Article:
Harvey advertised in Eastern and Mid-western newspapers and magazines for single moral women between the ages of seventeen and thirty to be waitresses in his Harvey Houses. Over one hundred thousand women worked in his employ until the mid-1950s. While the women were told what to wear, what to do, how to wear their hair, and not to marry during their six-month contract, these brave women loved their independence. Over half of them chose to stay out west and help settle the country after their contracts were up, earning them the name “Women Who Tamed the West”.
The women had to be of good moral character, have at least an eighth grade education, display good manner and be neat and articulate to work in his restaurants. In return for employment, the Harvey Girls would agree to a six-month contract, agree not to marry, and abide by all company rules during the term of employment. If hired, they were given a rail pass to get to their chosen destination. Harvey Girls were the women who brought further respectability to the work of waitressing. They left the protection and poverty of home for the opportunity to travel and earn their own way in life, while experiencing a bit of adventure.
I chose to write a series of four books, spread out over the time span of the Fred Harvey Company to enlighten readers as to these brave, hard-working women. In An Unconventional Lady, the story takes place at the El Tovar Hotel on the rim of the Grand Canyon. This hotel is still running today with its waitresses still dressed in the familiar uniform of Harvey girls.
Multi-published and Best-Selling author Cynthia Hickey had three cozy mysteries and two novellas published through Barbour Publishing. Her first mystery, Fudge-Laced Felonies, won first place in the inspirational category of the Great Expectations contest in 2007. Her third cozy, Chocolate-Covered Crime, received a four-star review from Romantic Times. All three cozies have been re-released as ebooks through the MacGregor Literary Agency, along with a new cozy series, all of which stay in the top 50 of Amazon’s ebooks for their genre. She has several historical romances releasing in 2013 and 2014 through Harlequin’s Heartsong Presents. She is active on FB, twitter, and Goodreads. She lives in Arizona with her husband, one of their seven children, two dogs and two cats. She has five grandchildren who keep her busy and tell everyone they know that “Nana is a writer”.
Hi. Winnie Griggs here, and I’m pleased to be sharing some fun facts about my home state of Louisiana with you. Though I’ve moved around within its borders, I’ve been proud to call the Pelican State home for my entire lifetime.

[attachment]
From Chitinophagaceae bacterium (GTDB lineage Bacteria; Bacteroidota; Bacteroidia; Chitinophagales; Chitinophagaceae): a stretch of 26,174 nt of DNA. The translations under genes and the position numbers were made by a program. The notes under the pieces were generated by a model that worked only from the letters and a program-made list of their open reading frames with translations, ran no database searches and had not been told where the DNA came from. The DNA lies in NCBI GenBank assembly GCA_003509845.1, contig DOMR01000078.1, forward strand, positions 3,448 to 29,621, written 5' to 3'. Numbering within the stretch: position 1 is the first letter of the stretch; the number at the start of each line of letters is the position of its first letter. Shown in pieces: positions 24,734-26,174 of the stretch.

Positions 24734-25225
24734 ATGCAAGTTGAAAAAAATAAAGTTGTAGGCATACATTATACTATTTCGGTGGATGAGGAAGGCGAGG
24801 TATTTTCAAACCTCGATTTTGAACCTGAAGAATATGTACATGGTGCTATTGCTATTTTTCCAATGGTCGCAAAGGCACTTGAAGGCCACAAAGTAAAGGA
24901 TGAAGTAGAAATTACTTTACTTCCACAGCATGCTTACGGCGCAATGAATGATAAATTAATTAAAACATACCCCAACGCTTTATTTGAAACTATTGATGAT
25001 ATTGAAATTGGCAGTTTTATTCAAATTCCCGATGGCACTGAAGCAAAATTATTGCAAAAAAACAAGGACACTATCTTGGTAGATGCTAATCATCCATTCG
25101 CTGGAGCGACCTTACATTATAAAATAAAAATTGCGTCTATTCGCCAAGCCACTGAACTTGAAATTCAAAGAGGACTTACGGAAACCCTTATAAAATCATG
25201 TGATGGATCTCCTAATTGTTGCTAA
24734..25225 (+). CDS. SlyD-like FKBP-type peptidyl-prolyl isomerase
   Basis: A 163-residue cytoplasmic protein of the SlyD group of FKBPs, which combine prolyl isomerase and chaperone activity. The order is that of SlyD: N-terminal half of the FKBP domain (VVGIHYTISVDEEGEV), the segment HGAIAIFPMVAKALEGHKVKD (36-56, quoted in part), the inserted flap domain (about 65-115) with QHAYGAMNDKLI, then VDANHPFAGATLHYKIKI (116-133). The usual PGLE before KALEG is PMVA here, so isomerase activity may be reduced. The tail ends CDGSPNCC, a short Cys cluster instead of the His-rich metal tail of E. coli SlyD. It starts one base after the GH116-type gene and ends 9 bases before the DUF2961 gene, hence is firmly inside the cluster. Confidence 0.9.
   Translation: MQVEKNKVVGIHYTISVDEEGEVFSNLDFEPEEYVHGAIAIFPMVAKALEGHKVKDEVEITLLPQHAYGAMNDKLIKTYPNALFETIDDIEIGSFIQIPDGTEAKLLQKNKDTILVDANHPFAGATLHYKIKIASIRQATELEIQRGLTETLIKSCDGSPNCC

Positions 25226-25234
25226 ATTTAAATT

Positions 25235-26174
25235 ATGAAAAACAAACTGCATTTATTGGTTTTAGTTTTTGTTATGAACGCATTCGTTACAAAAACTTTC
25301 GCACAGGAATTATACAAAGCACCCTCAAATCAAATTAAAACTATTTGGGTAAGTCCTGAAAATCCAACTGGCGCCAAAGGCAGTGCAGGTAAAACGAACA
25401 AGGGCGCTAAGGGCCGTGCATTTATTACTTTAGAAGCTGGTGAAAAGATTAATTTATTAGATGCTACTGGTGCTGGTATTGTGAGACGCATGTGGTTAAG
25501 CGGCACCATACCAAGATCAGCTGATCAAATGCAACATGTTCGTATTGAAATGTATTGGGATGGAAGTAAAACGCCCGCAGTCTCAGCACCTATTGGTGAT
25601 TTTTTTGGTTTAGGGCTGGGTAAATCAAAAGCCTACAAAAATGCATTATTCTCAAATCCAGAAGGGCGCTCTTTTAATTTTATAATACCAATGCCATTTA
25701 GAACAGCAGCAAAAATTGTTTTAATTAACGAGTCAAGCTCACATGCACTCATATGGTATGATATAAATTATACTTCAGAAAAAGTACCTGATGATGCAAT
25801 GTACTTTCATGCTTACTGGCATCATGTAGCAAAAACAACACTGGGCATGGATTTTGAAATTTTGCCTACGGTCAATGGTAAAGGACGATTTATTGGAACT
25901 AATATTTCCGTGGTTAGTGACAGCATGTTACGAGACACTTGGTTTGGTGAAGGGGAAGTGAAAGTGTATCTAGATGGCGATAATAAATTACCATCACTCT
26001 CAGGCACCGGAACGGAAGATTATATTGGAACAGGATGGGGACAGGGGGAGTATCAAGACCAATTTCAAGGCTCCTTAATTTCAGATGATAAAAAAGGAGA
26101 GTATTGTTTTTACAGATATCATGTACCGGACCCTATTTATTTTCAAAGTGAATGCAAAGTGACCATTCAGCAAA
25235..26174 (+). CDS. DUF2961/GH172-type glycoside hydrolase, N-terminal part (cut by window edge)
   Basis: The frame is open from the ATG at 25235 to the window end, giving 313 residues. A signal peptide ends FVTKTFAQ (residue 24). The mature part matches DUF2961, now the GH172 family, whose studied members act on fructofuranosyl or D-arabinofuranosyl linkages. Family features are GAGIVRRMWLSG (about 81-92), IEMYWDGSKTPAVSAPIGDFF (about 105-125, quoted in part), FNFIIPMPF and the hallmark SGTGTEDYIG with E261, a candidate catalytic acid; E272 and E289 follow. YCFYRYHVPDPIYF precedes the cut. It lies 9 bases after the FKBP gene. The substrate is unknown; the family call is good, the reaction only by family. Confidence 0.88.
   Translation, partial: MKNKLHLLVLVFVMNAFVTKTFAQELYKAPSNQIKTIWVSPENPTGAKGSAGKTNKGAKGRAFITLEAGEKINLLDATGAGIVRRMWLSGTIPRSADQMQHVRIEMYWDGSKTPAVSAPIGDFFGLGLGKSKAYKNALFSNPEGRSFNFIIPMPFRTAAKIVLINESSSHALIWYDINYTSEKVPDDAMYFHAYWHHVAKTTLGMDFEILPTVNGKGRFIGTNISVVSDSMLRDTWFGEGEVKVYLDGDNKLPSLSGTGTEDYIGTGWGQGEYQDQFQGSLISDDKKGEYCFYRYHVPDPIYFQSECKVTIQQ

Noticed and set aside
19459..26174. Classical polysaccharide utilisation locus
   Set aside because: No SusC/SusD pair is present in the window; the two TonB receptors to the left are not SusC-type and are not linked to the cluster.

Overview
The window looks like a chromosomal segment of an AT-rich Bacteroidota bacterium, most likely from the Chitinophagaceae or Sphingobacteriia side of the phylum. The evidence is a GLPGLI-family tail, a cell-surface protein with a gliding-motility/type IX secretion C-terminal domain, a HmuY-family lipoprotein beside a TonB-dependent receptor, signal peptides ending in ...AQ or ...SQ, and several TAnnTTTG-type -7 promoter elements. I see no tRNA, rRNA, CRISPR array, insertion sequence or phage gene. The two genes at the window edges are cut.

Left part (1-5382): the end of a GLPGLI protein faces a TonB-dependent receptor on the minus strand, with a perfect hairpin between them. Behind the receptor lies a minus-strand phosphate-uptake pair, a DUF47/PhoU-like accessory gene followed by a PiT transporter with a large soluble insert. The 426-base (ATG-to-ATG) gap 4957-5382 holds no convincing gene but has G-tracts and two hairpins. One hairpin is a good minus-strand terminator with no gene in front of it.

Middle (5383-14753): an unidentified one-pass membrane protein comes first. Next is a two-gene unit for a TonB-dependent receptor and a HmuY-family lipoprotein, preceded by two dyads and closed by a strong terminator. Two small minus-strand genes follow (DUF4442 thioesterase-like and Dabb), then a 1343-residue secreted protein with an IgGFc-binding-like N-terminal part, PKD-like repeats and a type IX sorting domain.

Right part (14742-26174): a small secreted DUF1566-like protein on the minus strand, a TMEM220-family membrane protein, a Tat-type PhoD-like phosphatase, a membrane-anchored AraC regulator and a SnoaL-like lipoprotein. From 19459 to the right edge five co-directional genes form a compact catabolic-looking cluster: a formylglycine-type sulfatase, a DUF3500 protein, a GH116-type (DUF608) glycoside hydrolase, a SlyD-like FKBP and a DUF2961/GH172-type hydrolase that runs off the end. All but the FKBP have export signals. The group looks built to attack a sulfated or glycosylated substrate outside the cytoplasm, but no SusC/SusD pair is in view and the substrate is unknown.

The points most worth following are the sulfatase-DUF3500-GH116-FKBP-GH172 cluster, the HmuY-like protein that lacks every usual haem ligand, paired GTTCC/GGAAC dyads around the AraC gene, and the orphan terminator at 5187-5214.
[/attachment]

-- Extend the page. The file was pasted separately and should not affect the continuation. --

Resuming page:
Here are just a few things you may not know about my home state:
Louisiana’s state capitol building is the tallest in the United States. The building is 450 feet tall and has 34 floors. The Capitol is surrounded by 27 acres of formally landscaped gardens.
Louisiana is home to the longest bridge over water in the world. The Lake Pontchartrain causeway is 24 miles long and connects the city of Metairie with St. Tammany Parish.
The Louisiana Superdome in New Orleans is the world’s largest enclosed stadium.
Morgan City, La is home to the world’s largest heliport.
The first Tarzan movie, Tarzan of the Apes , was filmed in St. Mary Parish .
The staircase at Chretien Point, in Sunset, was copied for Tara in Gone With the Wind
The nation’s first opera was performed in New Orleans in 1796.
The name “jazz” was first given to the music of New Orleans about 100 years ago.
Elvis got his start playing at the Louisiana Hayride in Shreveport.
The first opera performed in America was in 1796 in New Orleans
Grand Isle’s Tarpon Rodeo, established in 1928, is the oldest fishing tournament in the U.S.
Grambling’s Eddie Robinson is the “winningest” football coach in college history.
The nation’s oldest community theater, is Le Petit Theatre de Vieux Carre, is in New Orleans and dates from 1919.
Natural Resources and Flora:
Louisiana is the number one producer of crawfish, alligators and shallots in the nation.
Louisiana produces 24% of the nation’s salt, the most in the country.
There are 117,518 oyster reefs in Louisiana waters.
The salt mine at AveryIsland, the oldest salt mine in the Western Hemisphere, was discovered in 1862.
Toledo Bend Reservoir offers 185,000 acres of bass fishing paradise.
The oldest salt dome in the Western Hemisphere was discovered in AveryIsland in 1862